The dubious title of “wickedest woman in New York” could probably go to any woman who has crossed the line somehow or who has done something so abhorrent in the eyes of the public that they can’t even bear to mention her name. And for years afterward, whenever anyone would mention the wickedest woman in New York, everyone would automatically know who that person really was. During the nineteenth century, this person was Madame Restell.

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Ann Trow, aka Madame Restell, the “wickedest woman in New York.”

Madame Restell, whose real name was Ann Trow, was born in England in 1812 and came to the United States with her husband in 1831. Her brother found a job in a pharmacy in New York City, and by the end of 1839, she “was advertising to ‘married women’ a ‘simple, easy, healthy, and certain remedy’ to families ‘that [increase] in size beyond’ the ability of the parents to support them: ‘preventive powders’ and ‘monthly pills.’” (1)  These were marketed as patent medicines, and the advertisements were widely circulated in the newspapers and penny press, which reached all kinds of women. In an article about Madame Restell, Cynthia Watkins Richardson says:

Because women were often unskilled and dependent , the specter of poverty caused by unplanned pregnancy was very real to fertile women…Women sought the sympathetic “Madame Restell” to help them with gaining control over their precarious lives… Living in the city was a new experience for many; and the city of New York was filled with former rural women unacquainted with the perils of urban life. Repelled, threatened, and frightened by a way of life they did not understand, many middle, and even upper-class women sought to shore up their social boundaries by curbing family size, a preferred strategy for the maintenance of financial and social security.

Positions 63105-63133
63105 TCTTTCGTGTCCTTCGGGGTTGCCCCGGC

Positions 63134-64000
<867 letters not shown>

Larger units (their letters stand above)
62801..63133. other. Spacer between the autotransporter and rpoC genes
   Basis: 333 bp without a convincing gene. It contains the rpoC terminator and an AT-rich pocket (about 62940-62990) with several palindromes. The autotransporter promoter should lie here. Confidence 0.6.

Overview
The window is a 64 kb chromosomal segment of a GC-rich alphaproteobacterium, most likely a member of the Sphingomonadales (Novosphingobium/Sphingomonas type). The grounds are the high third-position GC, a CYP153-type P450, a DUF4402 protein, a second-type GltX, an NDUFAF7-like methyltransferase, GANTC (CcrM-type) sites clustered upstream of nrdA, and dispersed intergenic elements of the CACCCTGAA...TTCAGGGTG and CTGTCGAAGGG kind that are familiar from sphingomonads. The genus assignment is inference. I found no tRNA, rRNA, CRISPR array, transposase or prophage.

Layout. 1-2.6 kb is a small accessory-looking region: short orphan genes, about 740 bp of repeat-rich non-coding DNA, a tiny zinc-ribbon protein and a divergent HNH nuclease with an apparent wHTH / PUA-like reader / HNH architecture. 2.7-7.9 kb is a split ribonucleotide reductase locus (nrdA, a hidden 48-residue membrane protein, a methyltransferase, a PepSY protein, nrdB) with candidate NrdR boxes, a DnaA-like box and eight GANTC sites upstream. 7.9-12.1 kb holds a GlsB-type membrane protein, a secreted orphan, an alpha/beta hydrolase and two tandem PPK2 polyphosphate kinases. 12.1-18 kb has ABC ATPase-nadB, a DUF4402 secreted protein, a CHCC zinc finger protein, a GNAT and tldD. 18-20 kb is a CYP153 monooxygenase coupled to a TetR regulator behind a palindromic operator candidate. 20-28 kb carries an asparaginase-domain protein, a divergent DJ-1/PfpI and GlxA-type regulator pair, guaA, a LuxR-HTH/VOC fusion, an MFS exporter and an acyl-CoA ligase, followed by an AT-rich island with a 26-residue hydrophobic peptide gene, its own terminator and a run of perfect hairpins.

While Madame Restell and others at this time were providing a much-needed service for the women who sought them out, it is also important to note that there was a danger that came with it. The powders and pills were little more than patent medicine, and there was little to no regulation of patent medicines at the time. Surgical abortions, which Madame Restell’s advertisements promised as a “painless operation” were, like all operations at the time, quite dangerous and painful because of the lack of anesthetic and sanitary measures. There was always a certain risk that the medicines or operations could be fatal, but the women seeking them were willing to take the risk in order to avoid the stigma and shame that came with the birth of an illegitimate child. (2)

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Madame Restell’s 5th Avenue mansion.

When Madame Restell’s business was at its height, there was a much more permissive attitude toward abortions; they were generally legal or unregulated, usually until there were signs of “quickening.” (1) However, in the mid-1800s, this attitude began to change. The recently formed American Medical Association took the position that “formally educated doctors knew better than women how to determine pregnancy and how to take care of pregnant bodies.” (1)  By the mid-1800s, there were laws on the books which made abortion illegal. Nonetheless, Madame Restell kept providing her services, if not a little more discreetly.

Soon, though, Restell became a target of religious activist Anthony Comstock. In winter of 1878, Comstock went to Restell on the pretext of obtaining some contraceptive powder for his wife. After obtaining the powder, he returned four days later with the press, eager for the story, at his side. Madame Restell was later arrested and charged with “selling abortive and contraceptive devices.” Even though she had excellent attorneys, Madame Restell did not wish to see the end of the court trial she had faced, On April 1, 1878, decked out in some of her finest jewels, she slit her own throat with a “pearl-handled knife” while in the bathtub. Comstock declared that her suicide was “a bloody ending to a bloody life.” Her–perhaps ill-gotten estate totaled one million dollars. (2)